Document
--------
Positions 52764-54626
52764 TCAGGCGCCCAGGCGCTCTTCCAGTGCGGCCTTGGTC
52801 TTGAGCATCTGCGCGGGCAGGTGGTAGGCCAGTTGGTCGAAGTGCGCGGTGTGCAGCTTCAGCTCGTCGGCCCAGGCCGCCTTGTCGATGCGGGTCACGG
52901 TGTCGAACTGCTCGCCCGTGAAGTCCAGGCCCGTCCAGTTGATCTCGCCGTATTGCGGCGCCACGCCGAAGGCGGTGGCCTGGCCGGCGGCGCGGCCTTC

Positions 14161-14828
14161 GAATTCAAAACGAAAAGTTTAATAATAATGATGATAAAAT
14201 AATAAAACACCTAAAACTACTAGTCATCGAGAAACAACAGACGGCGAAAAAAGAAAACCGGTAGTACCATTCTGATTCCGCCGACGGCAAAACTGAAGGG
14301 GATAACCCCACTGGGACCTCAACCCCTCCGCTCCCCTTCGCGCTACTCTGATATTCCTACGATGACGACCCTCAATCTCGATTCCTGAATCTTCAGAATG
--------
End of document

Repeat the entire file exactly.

Positions 52764-54626
52764 TCAGGCGCCCAGGCGCTCTTCCAGTGCGGCCTTGGTC
52801 TTGAGCATCTGCGCGGGCAGGTGGTAGGCCAGTTGGTCGAAGTGCGCGGTGTGCAGCTTCAGCTCGTCGGCCCAGGCCGCCTTGTCGATGCGGGTCACGG
52901 TGTCGAACTGCTCGCCCGTGAAGTCCAGGCCCGTCCAGTTGATCTCGCCGTATTGCGGCGCCACGCCGAAGGCGGTGGCCTGGCCGGCGGCGCGGCCTTC

Positions 14161-14828
14161 GAATTCAAAACGAAAAGTTTAATAATAATGATGATAAAAT
14201 AATAAAACACCTAAAACTACTAGTCATCGAGAAACAACAGACGGCGAAAAAAGAAAACCGGTAGTACCATTCTGATTCCGCCGACGGCAAAACTGAAGGG
14301 GATAACCCCACTGGGACCTCAACCCCTCCGCTCCCCTTCGCGCTACTCTGATATTCCTACGATGACGACCCTCAATCTCGATTCCTGAATCTTCAGAATG